Figure 5 shows the detected current changing, with IgG concentration increasing at the driven voltage of 1.0 V. The differences between the background currents and the modulated currents versus KCl concentrations (IgG concentration is 40 ng/mL) are plotted, as shown in the inset of Figure 5, which reflects the influence on the ionic current caused by the concentration of electrolyte solution. If KCl concentration continues to increase, the ion density in the solution becomes higher and higher. Then, the lost amounts in K+ and Cl− due to the physical place-holding effect are rather bigger. On the other hand, the obtained results about the current changing tendency with IgG concentration indicate that the detected ionic current decreases with IgG concentration increase when it is lower than 40 ng/mL. Obviously, the entry of the IgG molecules results in the partial occupations of nanopore arrays, which prevents K+ and Cl− from passing through the PC membrane. Within a certain concentration, the translocation probability of IgG increases with its increasing concentration. As we have known, the volume of IgG is much larger than that of K+ or Cl−, so the charge density is rather lower in the occupied channel space, which results in the decrease in the detected ionic current.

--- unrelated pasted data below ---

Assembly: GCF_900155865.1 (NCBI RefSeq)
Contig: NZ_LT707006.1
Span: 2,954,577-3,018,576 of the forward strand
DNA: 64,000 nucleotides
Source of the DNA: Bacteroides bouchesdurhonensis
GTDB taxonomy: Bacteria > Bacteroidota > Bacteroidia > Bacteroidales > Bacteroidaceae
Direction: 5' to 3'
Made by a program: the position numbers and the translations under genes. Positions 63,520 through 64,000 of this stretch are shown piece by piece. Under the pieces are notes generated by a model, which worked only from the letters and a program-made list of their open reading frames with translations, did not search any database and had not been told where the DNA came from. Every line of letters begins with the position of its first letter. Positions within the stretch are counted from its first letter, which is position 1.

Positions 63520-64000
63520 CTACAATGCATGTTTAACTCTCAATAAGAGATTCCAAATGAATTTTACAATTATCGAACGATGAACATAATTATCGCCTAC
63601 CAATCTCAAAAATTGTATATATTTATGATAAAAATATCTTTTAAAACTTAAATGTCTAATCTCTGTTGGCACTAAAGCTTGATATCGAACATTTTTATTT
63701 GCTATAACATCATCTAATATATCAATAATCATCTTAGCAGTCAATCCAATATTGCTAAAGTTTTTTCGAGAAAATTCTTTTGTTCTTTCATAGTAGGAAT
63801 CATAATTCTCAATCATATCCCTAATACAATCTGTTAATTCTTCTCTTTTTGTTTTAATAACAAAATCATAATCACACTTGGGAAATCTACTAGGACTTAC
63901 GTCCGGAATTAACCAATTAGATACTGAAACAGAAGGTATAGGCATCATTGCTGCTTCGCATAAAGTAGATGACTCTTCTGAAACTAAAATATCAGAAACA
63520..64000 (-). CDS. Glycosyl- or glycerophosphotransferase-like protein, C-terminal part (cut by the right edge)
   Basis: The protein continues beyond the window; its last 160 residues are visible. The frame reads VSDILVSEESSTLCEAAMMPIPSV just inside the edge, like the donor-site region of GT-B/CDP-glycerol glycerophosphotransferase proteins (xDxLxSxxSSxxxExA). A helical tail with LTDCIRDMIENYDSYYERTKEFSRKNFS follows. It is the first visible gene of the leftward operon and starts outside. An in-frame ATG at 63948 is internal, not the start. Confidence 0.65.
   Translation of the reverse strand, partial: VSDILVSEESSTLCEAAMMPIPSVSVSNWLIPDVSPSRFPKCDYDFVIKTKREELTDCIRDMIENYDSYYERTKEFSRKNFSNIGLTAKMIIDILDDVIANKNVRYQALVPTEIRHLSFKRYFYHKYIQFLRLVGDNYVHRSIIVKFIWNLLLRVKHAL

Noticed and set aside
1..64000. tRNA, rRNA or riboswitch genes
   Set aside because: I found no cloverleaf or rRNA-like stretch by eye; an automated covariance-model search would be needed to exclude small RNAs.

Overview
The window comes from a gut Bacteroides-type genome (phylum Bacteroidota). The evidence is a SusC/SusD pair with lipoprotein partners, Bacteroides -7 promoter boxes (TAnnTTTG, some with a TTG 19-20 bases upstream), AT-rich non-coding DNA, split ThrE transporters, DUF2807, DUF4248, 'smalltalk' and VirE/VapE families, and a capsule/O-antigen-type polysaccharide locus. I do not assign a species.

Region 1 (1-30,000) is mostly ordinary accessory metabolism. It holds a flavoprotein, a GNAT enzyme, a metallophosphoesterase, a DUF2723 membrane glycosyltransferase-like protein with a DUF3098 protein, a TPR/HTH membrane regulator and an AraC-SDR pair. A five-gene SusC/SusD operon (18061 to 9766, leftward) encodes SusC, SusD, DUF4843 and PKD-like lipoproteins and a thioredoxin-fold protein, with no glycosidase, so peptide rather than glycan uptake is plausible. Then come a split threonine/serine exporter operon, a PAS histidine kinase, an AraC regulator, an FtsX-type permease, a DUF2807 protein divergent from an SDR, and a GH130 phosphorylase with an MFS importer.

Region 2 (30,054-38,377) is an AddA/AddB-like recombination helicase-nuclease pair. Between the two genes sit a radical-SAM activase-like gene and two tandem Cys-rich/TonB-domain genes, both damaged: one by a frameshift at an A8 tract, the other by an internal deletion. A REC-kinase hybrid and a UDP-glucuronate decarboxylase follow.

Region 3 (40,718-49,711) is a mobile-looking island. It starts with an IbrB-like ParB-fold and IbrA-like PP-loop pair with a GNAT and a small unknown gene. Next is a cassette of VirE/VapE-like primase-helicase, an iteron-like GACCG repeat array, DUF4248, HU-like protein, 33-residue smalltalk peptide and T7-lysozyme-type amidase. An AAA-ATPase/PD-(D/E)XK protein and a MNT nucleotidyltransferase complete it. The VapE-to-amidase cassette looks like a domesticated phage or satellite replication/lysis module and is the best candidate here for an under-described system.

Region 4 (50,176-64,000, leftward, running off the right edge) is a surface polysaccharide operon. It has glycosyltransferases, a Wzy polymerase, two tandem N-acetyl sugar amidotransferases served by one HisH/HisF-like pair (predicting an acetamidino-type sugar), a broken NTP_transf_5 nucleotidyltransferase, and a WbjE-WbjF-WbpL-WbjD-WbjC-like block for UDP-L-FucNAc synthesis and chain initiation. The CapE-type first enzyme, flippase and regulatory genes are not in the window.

However, the ion current does not continue to drop with increasing IgG concentration as expected; on the contrary, the ionic current increases with the increasing IgG concentration when it is higher than 40 ng/mL, and then it tends to be stable with the concentration continuing to increase, as shown in Figure 5. An example will help us understand this phenomenon: imagine a big room with a door; the maximum allowable value of the entering people in unit time is N. When the number of people who need to enter the room in unit time is lower than N, the value of the entering people in unit time will increase with the increasing number of people who need to enter. When the number of people who need to enter the room in unit time is larger than N, the actual value of the entering people will equal to or even be lesser than N (especially for disordered conditions). Similarly, when IgG concentration is higher than the threshold value, the number of passing molecules will remain or decrease. The physical place-holding effect is weakened, which can result in the increase of ionic current.